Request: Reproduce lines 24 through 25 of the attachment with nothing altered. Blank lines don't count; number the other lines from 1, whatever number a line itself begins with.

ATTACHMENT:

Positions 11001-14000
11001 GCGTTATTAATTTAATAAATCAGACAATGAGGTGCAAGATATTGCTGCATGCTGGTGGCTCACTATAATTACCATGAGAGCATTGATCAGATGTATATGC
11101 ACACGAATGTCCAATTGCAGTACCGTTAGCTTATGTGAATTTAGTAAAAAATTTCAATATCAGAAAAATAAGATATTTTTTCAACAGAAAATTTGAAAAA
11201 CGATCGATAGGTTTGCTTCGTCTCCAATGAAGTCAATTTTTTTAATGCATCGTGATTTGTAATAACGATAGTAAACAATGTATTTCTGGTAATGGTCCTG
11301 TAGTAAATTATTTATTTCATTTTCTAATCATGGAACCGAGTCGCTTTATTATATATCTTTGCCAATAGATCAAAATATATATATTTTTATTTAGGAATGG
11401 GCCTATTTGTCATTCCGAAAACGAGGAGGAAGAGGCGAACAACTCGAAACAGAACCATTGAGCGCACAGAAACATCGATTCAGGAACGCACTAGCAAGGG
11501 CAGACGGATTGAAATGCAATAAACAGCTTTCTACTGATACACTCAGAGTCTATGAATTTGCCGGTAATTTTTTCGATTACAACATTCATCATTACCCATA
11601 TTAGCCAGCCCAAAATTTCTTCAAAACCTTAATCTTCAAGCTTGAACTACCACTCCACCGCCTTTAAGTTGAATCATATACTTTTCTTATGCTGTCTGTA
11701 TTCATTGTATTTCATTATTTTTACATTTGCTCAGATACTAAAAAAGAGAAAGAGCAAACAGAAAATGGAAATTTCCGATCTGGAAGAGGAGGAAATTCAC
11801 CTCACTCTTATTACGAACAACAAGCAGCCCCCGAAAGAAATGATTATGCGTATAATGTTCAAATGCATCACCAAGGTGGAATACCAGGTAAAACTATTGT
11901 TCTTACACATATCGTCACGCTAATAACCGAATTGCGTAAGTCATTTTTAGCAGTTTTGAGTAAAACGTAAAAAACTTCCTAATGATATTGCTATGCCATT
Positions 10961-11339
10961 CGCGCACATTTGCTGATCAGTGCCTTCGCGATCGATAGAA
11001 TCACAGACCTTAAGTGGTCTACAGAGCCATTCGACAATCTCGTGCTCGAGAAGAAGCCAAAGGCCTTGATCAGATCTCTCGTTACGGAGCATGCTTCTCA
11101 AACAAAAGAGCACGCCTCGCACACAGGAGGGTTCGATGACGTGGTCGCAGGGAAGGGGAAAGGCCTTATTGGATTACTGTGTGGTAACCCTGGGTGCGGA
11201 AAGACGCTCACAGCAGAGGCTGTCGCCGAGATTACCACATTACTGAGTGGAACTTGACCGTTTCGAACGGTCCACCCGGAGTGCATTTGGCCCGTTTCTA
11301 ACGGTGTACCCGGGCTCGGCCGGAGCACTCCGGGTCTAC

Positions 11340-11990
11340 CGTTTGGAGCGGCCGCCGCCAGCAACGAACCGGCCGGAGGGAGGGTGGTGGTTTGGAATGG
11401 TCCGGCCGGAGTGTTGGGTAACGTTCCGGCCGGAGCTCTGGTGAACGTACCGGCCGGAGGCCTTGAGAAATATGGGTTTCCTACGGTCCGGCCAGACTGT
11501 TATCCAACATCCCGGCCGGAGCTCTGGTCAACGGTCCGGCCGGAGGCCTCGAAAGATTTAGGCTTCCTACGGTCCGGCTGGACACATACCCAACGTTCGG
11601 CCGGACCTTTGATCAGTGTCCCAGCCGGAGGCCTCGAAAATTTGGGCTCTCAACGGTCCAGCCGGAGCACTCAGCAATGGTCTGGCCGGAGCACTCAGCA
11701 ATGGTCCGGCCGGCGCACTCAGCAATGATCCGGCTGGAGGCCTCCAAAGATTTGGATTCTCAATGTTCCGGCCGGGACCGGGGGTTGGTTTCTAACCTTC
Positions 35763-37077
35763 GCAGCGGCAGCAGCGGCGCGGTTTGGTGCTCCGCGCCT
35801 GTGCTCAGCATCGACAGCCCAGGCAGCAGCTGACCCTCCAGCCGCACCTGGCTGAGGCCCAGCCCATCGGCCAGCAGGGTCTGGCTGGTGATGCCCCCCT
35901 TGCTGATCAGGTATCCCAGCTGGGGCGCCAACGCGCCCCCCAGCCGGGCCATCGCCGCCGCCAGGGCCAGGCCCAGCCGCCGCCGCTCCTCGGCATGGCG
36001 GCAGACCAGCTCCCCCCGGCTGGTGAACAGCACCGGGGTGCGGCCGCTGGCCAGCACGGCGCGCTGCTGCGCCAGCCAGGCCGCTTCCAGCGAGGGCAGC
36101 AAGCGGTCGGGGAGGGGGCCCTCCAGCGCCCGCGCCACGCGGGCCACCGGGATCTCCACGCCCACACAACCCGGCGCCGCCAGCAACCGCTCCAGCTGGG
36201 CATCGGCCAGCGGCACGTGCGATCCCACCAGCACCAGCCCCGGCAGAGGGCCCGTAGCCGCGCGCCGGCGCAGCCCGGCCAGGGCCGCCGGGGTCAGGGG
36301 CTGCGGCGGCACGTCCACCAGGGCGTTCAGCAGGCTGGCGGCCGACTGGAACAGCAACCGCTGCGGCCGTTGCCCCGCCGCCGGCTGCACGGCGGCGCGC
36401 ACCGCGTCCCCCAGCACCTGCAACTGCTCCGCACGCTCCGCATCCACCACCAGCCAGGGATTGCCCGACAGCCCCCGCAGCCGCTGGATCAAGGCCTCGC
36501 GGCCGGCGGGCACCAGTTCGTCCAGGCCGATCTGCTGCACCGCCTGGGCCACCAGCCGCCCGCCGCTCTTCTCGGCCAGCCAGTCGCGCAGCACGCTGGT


Positions 35763-37077
35763 GCAGCGGCAGCAGCGGCGCGGTTTGGTGCTCCGCGCCT